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MLS tactics: We’re in the golden age of pressing in MLS

Between the players and coaches that MLS is sending to Europe and how the league’s top teams win games, we are witnessing the press become MLS’s defining tactical approach.

5 min read
© Brad Penner-USA TODAY Sports

Tyler Adams has just arrived in the Leeds United locker room for the very first time.

The leader of the United States’ midfield enters a scene that would have been utterly unimaginable in the Premier League even just a couple of years ago. Adams, whose time with the New York Red Bulls in MLS helped him jump up to soccer’s highest levels, is greeted by three familiar faces who also developed in MLS: Brenden Aaronson (Philadelphia Union), Jack Harrison (New York City FC), and his former manager Jesse Marsch (New York Red Bulls).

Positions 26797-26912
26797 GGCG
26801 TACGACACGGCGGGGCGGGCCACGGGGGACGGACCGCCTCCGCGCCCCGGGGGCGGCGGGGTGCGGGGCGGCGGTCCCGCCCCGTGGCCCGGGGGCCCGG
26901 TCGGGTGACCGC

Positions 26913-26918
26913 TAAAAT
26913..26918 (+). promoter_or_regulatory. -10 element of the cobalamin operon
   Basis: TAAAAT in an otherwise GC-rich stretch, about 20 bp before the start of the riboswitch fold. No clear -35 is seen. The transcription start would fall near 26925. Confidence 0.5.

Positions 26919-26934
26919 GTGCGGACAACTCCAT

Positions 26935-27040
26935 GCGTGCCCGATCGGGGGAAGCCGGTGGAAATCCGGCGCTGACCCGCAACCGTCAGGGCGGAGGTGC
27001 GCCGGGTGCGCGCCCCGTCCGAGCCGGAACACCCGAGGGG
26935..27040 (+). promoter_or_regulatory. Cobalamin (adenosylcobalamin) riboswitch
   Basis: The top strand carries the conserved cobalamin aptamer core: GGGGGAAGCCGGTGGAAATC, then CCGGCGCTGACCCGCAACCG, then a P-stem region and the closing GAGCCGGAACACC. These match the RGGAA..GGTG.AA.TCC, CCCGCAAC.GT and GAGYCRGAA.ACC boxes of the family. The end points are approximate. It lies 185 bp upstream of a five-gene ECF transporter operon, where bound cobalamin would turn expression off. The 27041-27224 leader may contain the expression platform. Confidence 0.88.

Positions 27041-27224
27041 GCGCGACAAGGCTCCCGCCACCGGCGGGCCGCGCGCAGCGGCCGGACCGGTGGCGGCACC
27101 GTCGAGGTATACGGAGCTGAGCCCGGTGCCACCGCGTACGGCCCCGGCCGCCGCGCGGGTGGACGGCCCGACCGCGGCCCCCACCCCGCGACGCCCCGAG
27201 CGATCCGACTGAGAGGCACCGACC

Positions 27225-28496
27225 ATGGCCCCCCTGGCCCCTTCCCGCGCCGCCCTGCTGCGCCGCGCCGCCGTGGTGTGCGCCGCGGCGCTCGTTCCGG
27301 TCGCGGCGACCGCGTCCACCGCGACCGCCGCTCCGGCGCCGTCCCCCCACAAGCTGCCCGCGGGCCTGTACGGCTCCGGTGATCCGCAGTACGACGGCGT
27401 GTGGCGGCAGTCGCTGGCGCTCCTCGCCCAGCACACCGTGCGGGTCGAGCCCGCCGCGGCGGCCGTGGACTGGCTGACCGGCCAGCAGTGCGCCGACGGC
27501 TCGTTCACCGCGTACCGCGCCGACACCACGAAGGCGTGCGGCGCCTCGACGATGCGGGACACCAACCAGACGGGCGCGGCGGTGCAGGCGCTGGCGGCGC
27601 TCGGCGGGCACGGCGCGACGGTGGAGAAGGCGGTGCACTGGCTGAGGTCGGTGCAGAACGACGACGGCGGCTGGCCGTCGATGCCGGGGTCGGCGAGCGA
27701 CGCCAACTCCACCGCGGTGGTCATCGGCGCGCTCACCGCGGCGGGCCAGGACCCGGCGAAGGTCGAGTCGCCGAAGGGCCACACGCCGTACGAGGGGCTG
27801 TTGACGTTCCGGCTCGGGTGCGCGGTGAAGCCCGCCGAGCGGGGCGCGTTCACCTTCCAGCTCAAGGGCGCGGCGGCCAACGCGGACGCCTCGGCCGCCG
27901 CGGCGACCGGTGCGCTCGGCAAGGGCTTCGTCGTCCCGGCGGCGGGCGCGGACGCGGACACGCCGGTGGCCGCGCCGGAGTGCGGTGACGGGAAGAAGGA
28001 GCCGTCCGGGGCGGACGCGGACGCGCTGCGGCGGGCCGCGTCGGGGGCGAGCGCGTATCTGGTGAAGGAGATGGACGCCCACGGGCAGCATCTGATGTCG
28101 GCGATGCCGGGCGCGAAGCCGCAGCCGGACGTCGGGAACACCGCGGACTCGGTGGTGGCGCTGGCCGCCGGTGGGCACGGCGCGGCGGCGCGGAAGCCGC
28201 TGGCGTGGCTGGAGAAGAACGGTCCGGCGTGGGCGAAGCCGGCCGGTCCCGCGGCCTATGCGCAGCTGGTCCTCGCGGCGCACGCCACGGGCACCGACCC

Our friends across the pond may be surprised at the rapid infiltration of American soccer at Elland Road. But for those who follow MLS closely, helping players and coaches move over to Europe is becoming par for the course. Adams, Aaronson, Harrison, and Marsch aren’t just any four MLS figures, though. There’s a common thread that ties them together: they all shined in MLS with the three top teams in the Eastern Conference (Philadelphia, New York, and New York City).

And all three of those teams like to press.

In fact, if you zoom out and look at the top of the Western Conference right now with Los Angeles FC and Austin FC, the top five contenders for the Supporters’ Shield all use pressing as a core part of their identity.

The heavy use of the press isn’t a new idea in MLS. It’s been a staple for Peter Vermes for years and it helped Sporting Kansas City win MLS Cup in 2013. In 2015, it became a foundation for the New York Red Bulls when Marsch was installed by the Red Bull mothership to implement Ralf Ragnick’s gegenpressing system.

Pressing isn’t new. What is new, though, is how prevalent it’s become among the best teams in MLS. Between the figures that MLS is sending to Europe and how the league’s top teams win games, we’re witnessing the press become MLS’s – and maybe even American soccer’s – defining tactic.